Julian is a high school student who recently set up a D&D club at his school in South Carolina. He was introduced to the game by his adoptive father, a deacon in their local Baptist church.
He was a dungeon master way back in the ‘70s and ‘80s. His being a devout Christian has not tarnished his outlook on the game. In fact, he was the one who encouraged me to join my first D&D club at the local library.
Gary Gygax, one of the game’s creators, was Christian himself. But in a surprising plot twist, he remained hesitant to discuss his beliefs for fear of further damaging the reputation of Christianity during the controversy. For years, he silently protected the tenets of the same groups who were attacking him and his creation.
The game had fans and supporters, but for many it proved too hard, too dangerous, or too futile to oppose the mainstream media’s narrative. Only a few brave allies stepped up to challenge the devilish portrayal of D&D. Tracy Hickman3, a Mormon fantasy author, repeatedly defended the game. Author Michael Stackpole4 was also a vocal dissenter. And in the same year that Mazes and Monsters came out, a little Steven Spielberg movie called E.T. opened with a scene of characters playing D&D.
Gygax and Arneson ultimately caved to the media pressure and removed a few references to demons, devils, and other controversial monsters. Unsurprisingly, multiple studies in the following decades found no causal link between D&D and suicide5 and every story about satanic rituals has since been discredited6. As you’d expect, the controversy only made D&D more popular with rebellious teens. There were hordes of avid D&D players around the world. Sales quadrupled in the year after the controversy broke and by the late ‘80’s D&D was sold in over 20 countries generating over $30 million in sales7. By 2004, consumers had spent more than US$1 billion on Dungeons & Dragons products and the game had been played by more than 20 million people8. At around the same time, I decided to give D&D another shot.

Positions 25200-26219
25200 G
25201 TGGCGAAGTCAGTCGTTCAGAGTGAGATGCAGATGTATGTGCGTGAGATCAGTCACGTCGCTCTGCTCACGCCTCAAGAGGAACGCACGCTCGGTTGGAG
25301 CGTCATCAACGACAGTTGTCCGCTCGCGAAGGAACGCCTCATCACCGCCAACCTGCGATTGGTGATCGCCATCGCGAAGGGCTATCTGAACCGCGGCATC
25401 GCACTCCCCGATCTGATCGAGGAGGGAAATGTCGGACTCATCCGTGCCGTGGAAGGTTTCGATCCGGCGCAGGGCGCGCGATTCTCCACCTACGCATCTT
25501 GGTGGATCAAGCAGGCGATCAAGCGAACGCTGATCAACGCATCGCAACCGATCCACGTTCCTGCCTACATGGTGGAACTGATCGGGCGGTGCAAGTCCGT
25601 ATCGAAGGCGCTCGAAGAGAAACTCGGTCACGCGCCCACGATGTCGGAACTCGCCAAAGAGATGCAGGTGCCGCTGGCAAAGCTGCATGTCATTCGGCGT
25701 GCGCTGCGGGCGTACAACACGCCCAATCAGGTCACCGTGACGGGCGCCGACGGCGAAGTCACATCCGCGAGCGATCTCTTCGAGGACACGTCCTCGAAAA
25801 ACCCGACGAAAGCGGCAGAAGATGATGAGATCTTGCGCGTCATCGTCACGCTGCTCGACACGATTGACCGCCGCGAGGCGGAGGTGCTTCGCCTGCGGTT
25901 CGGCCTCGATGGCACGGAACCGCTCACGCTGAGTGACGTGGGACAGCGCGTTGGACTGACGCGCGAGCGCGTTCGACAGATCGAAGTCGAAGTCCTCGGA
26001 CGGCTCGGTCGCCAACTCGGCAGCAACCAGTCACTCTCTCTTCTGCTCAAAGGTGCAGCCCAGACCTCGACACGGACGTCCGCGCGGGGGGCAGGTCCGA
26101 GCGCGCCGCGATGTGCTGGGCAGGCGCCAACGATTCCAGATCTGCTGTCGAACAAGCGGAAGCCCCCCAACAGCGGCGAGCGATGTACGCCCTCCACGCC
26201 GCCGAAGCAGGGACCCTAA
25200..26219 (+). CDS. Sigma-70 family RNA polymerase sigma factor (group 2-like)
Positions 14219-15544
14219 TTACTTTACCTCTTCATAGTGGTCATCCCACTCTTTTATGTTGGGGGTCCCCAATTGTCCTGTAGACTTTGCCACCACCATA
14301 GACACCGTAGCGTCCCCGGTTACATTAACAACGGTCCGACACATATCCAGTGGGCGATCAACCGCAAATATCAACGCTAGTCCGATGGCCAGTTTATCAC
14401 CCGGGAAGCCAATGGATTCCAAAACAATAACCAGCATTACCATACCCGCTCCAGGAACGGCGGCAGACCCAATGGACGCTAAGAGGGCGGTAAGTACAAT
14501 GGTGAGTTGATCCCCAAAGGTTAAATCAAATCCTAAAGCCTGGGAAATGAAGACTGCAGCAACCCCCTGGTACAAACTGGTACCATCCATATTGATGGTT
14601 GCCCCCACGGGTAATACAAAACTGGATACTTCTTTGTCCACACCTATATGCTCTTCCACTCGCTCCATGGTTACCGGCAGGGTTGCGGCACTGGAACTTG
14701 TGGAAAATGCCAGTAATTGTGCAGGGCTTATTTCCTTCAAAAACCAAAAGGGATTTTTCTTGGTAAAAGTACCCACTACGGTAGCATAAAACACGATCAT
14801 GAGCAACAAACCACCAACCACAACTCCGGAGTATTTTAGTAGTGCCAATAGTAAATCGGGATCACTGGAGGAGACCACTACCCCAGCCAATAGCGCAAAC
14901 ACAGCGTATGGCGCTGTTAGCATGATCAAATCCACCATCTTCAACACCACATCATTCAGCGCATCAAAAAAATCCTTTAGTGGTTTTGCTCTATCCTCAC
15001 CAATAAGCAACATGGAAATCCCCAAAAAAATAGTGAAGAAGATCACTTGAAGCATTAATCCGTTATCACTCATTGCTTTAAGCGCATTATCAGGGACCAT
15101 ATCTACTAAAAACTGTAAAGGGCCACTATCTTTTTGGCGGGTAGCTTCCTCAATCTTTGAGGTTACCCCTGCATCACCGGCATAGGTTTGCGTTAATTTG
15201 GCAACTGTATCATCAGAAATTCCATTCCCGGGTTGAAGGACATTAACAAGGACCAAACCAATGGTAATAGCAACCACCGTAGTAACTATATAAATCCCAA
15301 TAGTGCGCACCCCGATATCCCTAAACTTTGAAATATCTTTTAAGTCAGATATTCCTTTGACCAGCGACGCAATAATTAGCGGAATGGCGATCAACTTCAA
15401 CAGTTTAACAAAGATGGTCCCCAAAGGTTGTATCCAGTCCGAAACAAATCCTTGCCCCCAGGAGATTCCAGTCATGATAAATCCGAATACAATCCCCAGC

I was 21 and had just received my B.A. I was living in a crappy house just off campus which I shared with a loose handful of other struggling artists: a photographer and two guys in a dance-rock band. We played Halo for hours on end to a soundtrack of The Go! Team, Junior Boys, and The Streets. We had epic parties. These guys were cool. Too cool for Dungeons & Dragons. But some other friends from my creative writing classes had an ongoing game which they invited me to join. By this time, the Satanic Panic had mostly passed and newer versions of the D&D rules and guides were out. I thumbed through as many as I could in the weeks leading up to my first game. I took the guys out for beers a few days beforehand and had them tell me all about their characters and the lush forest world they inhabited. I was excited. There was a vast backstory and a plot with political intrigue and dynamic characters strewn across multiple towns and villages.